By FITNESS Magazine | Healthy Living
By Melissa Roth
I am lying on what looks like a cross between a jumbo Xerox machine and a tanning bed at the University of California, Los Angeles, Risk Factor Obesity Program as the big mechanical arm of a DEXA (dual energy X-ray absorptiometry) scanner moves over my head and then down to my feet. I came here to get the latest high-tech body-composition tests and to learn how fast my metabolism is.
Two minutes later a virtual relief map of the muscle, fat, and bone in my body starts to fill in on a computer screen.
"I never would've guessed," says Zhaoping Li, MD, PhD, the UCLA professor of clinical medicine analyzing my results, when she reads me the verdict: 40 percent body fat. As in obese. Except I'm a size 8. Here in Los Angeles, that alone can make you a plus size, but at five feet four inches and 148 pounds, I'm really just three or four pounds overweight.
To think that I had actually been looking forward to this visit. Me, the lucky girl who never dieted, never gained the freshman 15 and, until recently, never came close to being overweight. I chalked it all up to my speedy metabolism.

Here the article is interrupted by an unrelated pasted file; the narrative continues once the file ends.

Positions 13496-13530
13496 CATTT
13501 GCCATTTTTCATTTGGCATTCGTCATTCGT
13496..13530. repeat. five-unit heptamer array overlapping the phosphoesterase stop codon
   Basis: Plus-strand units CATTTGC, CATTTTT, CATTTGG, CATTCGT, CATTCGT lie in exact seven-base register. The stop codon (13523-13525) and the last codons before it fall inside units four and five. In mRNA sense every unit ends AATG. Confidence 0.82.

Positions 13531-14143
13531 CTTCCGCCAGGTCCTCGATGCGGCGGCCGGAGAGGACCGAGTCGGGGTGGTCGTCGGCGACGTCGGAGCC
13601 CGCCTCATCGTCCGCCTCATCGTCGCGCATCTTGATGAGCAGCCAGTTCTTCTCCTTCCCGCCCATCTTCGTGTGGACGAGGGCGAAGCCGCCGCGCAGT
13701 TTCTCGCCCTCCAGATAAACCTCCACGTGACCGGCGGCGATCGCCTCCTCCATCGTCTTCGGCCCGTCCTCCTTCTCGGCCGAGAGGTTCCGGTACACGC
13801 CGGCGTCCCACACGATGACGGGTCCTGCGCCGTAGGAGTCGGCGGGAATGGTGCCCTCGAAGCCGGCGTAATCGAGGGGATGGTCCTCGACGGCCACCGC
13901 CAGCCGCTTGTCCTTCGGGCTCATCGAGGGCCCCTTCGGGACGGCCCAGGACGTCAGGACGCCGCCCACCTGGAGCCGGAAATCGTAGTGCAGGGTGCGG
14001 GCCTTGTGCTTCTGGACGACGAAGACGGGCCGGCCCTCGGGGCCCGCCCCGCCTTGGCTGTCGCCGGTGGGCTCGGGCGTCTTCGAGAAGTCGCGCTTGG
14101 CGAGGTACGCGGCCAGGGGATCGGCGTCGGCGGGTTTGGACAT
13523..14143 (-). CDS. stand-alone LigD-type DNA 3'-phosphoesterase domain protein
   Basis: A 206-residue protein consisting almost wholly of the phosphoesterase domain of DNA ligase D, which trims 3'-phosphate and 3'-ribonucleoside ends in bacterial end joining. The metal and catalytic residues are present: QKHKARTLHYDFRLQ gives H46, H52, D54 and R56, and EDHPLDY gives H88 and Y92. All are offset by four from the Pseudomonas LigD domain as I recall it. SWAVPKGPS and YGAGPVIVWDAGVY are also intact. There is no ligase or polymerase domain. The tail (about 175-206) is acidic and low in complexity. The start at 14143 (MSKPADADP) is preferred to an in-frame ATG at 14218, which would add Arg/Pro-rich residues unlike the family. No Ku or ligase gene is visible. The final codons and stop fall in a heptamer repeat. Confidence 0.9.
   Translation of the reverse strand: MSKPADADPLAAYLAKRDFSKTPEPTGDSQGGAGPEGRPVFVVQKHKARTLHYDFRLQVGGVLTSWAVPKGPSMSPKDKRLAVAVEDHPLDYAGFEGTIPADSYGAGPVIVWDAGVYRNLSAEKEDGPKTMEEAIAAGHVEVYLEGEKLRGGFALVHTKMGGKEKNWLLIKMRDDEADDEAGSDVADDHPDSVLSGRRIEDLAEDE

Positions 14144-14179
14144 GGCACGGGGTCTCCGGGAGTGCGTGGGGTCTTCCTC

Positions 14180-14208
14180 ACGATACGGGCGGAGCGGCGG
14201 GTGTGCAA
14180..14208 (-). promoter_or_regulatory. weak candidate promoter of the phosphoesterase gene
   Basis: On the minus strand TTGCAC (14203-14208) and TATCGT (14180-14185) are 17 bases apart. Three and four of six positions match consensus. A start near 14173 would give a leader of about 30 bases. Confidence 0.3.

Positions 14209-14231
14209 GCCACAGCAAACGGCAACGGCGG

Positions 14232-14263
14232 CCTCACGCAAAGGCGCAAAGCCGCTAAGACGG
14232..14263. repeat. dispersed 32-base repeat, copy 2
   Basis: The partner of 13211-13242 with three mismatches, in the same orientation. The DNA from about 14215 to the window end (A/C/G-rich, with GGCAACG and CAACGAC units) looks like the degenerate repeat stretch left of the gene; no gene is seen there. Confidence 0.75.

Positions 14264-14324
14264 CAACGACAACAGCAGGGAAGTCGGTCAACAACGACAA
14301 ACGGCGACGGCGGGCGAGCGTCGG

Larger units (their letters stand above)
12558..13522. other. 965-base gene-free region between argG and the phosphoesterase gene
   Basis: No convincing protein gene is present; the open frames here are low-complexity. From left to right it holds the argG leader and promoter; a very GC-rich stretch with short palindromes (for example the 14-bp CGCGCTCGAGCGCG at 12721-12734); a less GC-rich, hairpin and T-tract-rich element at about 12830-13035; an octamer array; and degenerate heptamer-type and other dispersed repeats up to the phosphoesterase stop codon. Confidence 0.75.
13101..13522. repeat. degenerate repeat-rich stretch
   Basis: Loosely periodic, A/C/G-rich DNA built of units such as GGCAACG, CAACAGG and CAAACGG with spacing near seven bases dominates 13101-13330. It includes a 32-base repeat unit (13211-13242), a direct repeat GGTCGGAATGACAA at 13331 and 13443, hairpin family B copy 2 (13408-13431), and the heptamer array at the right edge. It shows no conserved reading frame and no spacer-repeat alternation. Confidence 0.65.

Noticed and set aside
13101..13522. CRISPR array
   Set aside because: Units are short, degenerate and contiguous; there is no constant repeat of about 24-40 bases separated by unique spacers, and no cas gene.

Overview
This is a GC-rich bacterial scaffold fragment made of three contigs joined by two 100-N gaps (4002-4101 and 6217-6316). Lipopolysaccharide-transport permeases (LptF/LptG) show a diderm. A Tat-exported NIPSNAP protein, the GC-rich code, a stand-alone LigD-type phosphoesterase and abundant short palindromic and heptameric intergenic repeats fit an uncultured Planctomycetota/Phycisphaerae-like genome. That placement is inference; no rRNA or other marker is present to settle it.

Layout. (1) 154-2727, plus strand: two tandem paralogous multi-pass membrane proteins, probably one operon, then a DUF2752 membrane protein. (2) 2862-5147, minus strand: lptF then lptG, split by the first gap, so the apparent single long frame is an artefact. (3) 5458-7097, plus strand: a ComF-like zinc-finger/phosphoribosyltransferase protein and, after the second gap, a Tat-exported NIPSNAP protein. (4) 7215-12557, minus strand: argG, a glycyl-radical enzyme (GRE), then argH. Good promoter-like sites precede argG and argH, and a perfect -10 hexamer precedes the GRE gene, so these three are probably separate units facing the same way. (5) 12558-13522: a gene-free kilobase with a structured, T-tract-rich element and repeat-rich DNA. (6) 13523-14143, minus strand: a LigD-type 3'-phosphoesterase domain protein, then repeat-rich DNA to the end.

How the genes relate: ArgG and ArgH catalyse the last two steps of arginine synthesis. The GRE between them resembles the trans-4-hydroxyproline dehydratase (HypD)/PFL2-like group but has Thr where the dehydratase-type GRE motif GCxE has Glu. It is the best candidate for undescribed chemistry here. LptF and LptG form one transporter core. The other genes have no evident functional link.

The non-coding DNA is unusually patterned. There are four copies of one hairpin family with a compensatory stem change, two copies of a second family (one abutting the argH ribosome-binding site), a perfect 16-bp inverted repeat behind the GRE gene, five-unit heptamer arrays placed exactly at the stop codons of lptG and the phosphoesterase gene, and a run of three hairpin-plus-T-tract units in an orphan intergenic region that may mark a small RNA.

Electrodes are pasted onto my hands and feet for my second test, the bioelectrical impedance analysis. This one pegs my body fat at 32.7 percent, which, I am assured, is the better figure to go with. Translation: I'm not obese, just borderline unhealthy.
I am what is called skinny fat, explains David Heber, MD, PhD, director of the UCLA Center for Human Nutrition, who oversees the obesity program. "People can appear to be thin and fit, but their body fat is putting them at risk for diabetes, heart disease, and even breast cancer," Dr. Heber says. "A lot of models and actresses who don't exercise are actually skinny fat."
For the next eight weeks I would systematically follow the advice of leading scientists and trainers to reboot my metabolism. What I found out may be the key to keeping yours from ever flatlining. ...more